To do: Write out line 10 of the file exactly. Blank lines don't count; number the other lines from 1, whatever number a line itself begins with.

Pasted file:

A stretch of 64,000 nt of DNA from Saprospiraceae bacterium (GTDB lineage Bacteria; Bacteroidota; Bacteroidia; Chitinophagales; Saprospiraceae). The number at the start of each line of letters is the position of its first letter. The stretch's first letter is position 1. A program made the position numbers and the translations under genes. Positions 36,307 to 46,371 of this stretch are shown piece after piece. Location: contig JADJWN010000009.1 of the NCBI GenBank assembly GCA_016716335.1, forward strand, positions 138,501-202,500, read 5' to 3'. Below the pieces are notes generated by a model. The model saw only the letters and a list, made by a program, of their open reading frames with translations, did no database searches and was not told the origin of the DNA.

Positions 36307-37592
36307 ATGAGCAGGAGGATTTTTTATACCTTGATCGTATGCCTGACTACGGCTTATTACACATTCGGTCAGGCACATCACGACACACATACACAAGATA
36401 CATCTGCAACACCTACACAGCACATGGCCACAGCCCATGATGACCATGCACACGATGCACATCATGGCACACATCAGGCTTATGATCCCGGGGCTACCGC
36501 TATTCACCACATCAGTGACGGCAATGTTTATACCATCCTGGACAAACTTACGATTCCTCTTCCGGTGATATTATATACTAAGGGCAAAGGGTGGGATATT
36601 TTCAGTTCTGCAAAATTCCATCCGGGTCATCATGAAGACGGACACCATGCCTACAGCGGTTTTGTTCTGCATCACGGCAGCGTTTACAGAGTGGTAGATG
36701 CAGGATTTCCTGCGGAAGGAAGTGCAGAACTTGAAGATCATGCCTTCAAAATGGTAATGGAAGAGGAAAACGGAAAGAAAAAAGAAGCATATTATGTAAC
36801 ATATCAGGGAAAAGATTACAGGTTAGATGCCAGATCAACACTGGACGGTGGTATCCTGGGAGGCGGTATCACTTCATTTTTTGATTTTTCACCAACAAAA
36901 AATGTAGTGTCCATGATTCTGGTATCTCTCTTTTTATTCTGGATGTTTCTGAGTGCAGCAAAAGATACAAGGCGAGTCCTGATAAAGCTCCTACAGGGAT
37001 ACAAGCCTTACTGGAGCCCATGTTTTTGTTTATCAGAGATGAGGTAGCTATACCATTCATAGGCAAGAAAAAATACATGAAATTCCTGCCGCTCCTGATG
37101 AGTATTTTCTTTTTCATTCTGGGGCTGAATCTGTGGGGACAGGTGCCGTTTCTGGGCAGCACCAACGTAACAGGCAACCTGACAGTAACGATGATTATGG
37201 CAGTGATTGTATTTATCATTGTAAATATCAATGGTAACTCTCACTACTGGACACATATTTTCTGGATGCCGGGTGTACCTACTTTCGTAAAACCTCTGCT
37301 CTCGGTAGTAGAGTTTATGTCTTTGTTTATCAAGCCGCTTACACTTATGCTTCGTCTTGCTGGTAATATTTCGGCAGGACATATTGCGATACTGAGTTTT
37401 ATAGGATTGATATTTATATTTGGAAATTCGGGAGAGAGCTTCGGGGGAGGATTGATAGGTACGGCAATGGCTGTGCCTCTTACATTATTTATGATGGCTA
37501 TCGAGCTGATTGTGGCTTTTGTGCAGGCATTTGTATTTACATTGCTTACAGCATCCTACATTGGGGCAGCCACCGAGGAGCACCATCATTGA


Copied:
37001 ACAAGCCTTACTGGAGCCCATGTTTTTGTTTATCAGAGATGAGGTAGCTATACCATTCATAGGCAAGAAAAAATACATGAAATTCCTGCCGCTCCTGATG